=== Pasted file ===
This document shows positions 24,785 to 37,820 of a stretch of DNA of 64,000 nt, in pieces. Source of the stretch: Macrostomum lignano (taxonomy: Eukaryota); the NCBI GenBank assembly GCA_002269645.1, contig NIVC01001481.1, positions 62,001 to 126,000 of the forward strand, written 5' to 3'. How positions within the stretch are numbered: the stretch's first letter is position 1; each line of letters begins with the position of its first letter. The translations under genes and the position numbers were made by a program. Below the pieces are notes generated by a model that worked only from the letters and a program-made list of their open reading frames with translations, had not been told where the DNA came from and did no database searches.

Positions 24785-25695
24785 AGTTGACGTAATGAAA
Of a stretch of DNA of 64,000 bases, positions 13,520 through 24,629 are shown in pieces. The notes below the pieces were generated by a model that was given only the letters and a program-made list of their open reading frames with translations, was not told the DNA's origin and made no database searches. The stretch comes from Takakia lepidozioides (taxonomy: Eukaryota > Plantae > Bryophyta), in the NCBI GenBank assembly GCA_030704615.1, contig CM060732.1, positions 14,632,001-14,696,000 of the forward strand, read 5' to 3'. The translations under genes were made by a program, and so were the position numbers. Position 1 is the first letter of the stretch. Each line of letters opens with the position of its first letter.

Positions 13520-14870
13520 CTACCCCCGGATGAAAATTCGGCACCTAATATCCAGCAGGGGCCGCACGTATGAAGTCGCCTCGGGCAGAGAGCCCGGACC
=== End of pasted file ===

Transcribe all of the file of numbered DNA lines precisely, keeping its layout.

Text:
This document shows positions 24,785 to 37,820 of a stretch of DNA of 64,000 nt, in pieces. Source of the stretch: Macrostomum lignano (taxonomy: Eukaryota); the NCBI GenBank assembly GCA_002269645.1, contig NIVC01001481.1, positions 62,001 to 126,000 of the forward strand, written 5' to 3'. How positions within the stretch are numbered: the stretch's first letter is position 1; each line of letters begins with the position of its first letter. The translations under genes and the position numbers were made by a program. Below the pieces are notes generated by a model that worked only from the letters and a program-made list of their open reading frames with translations, had not been told where the DNA came from and did no database searches.

Positions 24785-25695
24785 AGTTGACGTAATGAAA
Of a stretch of DNA of 64,000 bases, positions 13,520 through 24,629 are shown in pieces. The notes below the pieces were generated by a model that was given only the letters and a program-made list of their open reading frames with translations, was not told the DNA's origin and made no database searches. The stretch comes from Takakia lepidozioides (taxonomy: Eukaryota > Plantae > Bryophyta), in the NCBI GenBank assembly GCA_030704615.1, contig CM060732.1, positions 14,632,001-14,696,000 of the forward strand, read 5' to 3'. The translations under genes were made by a program, and so were the position numbers. Position 1 is the first letter of the stretch. Each line of letters opens with the position of its first letter.

Positions 13520-14870
13520 CTACCCCCGGATGAAAATTCGGCACCTAATATCCAGCAGGGGCCGCACGTATGAAGTCGCCTCGGGCAGAGAGCCCGGACC